PS 87-184
Testing the sensitivity of species distribution models

Friday, August 9, 2013
Exhibit Hall B, Minneapolis Convention Center
Megan E. Sebasky, Biology, University of Virginia
Stephen R. Keller, Appalachian Lab, University of Maryland Center for Environmental Science, Frostburg, MD
Benjamin K. Blackman, Biology, University of Virginia
Douglas R. Taylor, Biology, University of Virginia

Finding reliable methods to evaluate and predict species distributions under past and future climate scenarios continues to be a challenge in evolution and ecology.  Species distribution models (SDMs) use population locations and environmental variables to determine a species’ habitat suitability and forecast species’ historical or future ranges under specified climate scenarios. These predictive tools have many modifiable parameters and there are a multitude of options for formatting spatial data. To date, little is known about how some of these parameters may change the relative accuracy of SDM models when considering species with different sizes and patterns of distribution. We examined how applying different settings and data formats in the commonly used SDM program MaxEnt affected  model outcomes, and we assessed which methods may be more suitable for certain types of species or data. We performed our analyses for two closely related plant species with contrasting distributions in Europe – Silene vulgaris, a widespread generalist, and S. uniflora, a habitat specialist restricted to coastal areas – and used SDM to predict suitable habitat in the last glacial maximum (LGM). This species comparison allowed us to test whether species with different habitat preferences differ in their sensitivity to changes in SDM program parameters.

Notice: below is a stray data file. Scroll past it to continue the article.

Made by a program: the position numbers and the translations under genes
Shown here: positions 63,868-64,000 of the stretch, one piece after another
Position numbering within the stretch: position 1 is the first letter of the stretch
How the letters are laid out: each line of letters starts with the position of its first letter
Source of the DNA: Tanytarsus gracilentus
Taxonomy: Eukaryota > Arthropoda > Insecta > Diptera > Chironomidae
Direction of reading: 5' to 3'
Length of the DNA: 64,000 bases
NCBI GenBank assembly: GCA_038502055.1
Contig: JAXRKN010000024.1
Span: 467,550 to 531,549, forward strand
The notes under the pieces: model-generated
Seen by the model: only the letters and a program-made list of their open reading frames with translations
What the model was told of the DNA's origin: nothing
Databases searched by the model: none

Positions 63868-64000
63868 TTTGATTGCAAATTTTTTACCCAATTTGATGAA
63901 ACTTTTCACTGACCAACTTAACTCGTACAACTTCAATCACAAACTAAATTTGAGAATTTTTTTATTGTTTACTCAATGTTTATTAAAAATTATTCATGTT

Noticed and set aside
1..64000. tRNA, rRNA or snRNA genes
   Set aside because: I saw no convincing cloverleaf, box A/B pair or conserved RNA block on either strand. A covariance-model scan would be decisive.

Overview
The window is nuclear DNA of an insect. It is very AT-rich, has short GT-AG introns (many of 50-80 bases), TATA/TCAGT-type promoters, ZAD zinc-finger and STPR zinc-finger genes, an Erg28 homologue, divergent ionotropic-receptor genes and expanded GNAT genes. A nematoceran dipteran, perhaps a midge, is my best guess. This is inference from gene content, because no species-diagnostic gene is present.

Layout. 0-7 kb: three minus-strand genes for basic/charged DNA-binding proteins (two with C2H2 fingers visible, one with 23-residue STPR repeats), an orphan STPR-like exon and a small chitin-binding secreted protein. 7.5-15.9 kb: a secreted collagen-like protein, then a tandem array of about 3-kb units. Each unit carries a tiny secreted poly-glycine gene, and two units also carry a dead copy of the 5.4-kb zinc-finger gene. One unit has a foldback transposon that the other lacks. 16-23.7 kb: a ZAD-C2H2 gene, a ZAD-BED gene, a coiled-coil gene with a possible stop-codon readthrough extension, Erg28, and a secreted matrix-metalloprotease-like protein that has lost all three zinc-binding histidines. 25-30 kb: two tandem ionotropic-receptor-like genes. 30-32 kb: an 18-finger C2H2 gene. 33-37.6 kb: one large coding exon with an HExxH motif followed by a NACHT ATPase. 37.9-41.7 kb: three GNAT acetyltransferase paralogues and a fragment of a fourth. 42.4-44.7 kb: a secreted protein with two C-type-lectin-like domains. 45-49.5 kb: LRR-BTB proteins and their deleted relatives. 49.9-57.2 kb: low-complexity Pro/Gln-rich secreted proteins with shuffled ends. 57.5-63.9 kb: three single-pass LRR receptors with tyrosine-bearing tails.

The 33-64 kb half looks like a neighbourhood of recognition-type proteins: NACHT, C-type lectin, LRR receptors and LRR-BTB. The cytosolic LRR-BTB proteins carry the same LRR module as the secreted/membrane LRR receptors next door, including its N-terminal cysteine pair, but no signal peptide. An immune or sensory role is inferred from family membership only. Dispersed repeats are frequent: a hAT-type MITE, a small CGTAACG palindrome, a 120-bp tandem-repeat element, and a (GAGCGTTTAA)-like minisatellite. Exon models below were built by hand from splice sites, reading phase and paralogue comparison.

We explored the differences in the model output by adjusting seven different parameters. Point thinning, replicated run type, test percentage, and raster resolution did not greatly affect LGM habitat suitability predictions for either S. vulgaris or S. uniflora.  However, choice of LGM climate scenario (based on CCSM or MIROC global circulation models), selection of feature types, and removal of correlated variables affected the outcome of the models for both species. We only saw a marked difference in model sensitivity between the species when changing the LGM data for the different climate scenarios. Based on our results, it is important for SDM users to test sensitivity to different climate scenarios, feature types, and make sure to remove correlated variables. Due to the many nuances of this type of modeling and the lack of literature comparing the effects of adjusting parameters, similar tests should be run on many different types of data sets. It will be important to compare the sensitivity of models predicting the distribution of both animal and plant taxa with different habitat requirements and contrasting dispersal mechanisms at varying spatial scales.